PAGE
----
The Three Tiers


RTI involves three levels of instruction. The tiers will look different in every school, as both teaching methods and interventions vary by district. Typically, anything beyond regular classroom instruction may include small groups in class, additional time on assignments, or extra support in particular subjects. Tier I : The basic educational curriculum which has been proven through research to be effective. This includes methods of instruction, behavioral supports, and classroom structure. Tier II : Provided in addition to Tier I and may involve small groups, extra time of instruction, modification to time or length of materials. At this stage, more frequent (weekly) progress monitoring is an important part of determining whether changes are helping. If, with these additional supports, a student is successful, the interventions will be maintained or reduced once the child reaches a mastery level of the targeted skill. If the student continues to struggle in Tier II, they will move to Tier III Tier III: Intervention services at a higher level of intensity. This generally involves more oneto-one instruction with individualized modifications to meet student needs. If a student meets success within Tier III, they will continue receiving support and monitoring. However, if a student continues to struggle despite extra intensity, they may be evaluated for special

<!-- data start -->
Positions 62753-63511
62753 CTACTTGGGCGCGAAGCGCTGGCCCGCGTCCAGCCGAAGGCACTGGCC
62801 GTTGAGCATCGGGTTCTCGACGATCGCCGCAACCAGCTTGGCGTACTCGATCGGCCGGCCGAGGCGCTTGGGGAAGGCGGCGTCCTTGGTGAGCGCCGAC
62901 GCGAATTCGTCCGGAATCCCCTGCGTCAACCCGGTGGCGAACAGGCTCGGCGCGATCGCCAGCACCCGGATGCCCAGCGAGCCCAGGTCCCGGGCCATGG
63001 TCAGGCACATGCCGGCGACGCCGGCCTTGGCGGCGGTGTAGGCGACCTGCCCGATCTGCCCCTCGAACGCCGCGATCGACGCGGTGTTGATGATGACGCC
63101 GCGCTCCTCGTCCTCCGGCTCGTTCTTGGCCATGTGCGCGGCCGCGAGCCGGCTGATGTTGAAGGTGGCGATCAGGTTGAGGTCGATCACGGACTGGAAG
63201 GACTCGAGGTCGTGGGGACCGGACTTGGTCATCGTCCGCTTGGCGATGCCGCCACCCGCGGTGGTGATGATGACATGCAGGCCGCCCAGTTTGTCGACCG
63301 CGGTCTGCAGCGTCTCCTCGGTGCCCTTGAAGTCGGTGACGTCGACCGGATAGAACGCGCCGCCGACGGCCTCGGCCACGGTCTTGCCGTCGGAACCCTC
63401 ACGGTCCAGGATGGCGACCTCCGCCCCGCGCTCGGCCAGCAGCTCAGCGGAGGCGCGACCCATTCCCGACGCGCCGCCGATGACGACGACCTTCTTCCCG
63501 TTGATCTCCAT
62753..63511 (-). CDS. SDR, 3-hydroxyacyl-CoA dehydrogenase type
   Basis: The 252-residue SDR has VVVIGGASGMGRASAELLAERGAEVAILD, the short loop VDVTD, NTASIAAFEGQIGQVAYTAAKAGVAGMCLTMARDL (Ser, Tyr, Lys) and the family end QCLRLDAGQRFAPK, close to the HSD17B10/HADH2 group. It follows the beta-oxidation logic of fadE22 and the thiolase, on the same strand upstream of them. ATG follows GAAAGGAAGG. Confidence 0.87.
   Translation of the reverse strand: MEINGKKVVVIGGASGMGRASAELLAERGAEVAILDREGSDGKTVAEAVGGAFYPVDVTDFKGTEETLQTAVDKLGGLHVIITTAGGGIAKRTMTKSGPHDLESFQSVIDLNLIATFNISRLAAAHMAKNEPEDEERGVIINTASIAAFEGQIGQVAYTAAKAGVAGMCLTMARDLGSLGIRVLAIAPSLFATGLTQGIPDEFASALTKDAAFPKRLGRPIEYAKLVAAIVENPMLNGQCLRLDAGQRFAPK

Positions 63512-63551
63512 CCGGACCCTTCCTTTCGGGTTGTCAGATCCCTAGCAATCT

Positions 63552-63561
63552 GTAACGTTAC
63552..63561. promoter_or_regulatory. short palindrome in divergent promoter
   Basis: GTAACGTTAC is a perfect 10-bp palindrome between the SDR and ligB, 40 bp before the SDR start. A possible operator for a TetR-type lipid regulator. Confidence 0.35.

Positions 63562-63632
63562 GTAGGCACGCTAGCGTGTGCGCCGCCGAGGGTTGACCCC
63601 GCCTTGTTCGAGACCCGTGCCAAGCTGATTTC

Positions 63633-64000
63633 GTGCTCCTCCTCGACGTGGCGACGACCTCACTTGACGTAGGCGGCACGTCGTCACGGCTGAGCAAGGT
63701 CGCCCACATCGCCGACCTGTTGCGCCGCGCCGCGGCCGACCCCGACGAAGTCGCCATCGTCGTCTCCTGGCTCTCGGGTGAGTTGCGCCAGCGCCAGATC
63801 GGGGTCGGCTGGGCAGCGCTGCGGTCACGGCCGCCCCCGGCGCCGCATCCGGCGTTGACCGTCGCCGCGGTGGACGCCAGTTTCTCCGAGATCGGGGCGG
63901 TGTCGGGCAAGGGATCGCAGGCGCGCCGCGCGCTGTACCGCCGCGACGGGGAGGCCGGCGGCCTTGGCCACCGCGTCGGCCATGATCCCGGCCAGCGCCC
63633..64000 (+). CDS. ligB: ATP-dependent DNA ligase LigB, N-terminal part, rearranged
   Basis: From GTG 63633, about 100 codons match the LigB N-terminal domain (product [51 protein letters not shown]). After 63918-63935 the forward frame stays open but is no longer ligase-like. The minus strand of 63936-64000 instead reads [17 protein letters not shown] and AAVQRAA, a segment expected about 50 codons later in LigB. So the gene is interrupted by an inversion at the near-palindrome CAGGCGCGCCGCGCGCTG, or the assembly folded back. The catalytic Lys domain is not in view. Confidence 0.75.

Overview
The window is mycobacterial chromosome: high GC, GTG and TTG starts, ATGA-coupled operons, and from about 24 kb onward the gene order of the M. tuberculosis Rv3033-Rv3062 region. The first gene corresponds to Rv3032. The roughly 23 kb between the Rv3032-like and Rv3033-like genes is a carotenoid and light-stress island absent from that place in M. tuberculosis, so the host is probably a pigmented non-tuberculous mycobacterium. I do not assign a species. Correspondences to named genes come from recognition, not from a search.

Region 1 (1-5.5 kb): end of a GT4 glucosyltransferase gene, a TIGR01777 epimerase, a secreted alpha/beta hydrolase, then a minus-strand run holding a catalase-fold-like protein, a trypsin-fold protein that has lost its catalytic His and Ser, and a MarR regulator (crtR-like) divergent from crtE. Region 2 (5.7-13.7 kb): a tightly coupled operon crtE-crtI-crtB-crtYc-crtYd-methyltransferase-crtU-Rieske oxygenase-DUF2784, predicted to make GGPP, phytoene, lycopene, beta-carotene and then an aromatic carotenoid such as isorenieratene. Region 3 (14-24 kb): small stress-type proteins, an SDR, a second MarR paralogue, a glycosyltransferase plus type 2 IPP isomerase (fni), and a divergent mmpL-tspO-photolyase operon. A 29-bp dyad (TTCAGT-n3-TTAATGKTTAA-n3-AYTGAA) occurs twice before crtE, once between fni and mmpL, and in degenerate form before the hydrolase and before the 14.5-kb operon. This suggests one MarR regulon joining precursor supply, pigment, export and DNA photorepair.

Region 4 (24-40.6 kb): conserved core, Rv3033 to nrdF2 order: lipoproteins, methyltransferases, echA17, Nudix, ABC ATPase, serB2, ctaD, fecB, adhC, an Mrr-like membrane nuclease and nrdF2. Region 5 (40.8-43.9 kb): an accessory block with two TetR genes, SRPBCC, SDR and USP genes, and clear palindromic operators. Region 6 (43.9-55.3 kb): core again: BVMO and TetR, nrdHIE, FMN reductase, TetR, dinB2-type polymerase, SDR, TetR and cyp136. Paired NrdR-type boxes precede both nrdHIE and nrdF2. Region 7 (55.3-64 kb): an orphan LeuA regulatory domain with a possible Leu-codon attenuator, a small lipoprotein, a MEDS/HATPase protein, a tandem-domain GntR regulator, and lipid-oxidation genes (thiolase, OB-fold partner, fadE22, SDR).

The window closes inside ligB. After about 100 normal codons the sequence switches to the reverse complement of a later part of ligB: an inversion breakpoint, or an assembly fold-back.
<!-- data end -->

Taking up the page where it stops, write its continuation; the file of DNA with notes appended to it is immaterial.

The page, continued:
High quality instructional methods and behavior supports that have been proven to be effective by research. School-wide screening of academics and behaviors to ensure that the school is performing up to educational standards and to determine which students need to be monitored or require changes to instruction or classroom environment (interventions.) Collaboration among school staff in developing, implementing, and monitoring interventions. Follow-up measures to determine that the intervention was implemented correctly and consistently. Progress Monitoring to determine whether the intervention worked or needs to be modified.

RTI and Special Education


Before RTI, schools were often unable to provide services until a child showed a severe discrepancy in school performance from what would be expected. This newer model allows for special education evaluation after interventions have been attempted to improve student performance. If your child is able to succeed in their classroom with modifications to instruction, they may not need more intensive services. This allows them to get an education in the least restrictive environment while also reducing the number of students in need of special education.